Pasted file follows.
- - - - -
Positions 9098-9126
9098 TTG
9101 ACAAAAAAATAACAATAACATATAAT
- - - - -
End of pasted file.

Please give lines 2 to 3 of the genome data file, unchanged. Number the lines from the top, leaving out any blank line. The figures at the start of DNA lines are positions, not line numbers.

9098 TTG
9101 ACAAAAAAATAACAATAACATATAAT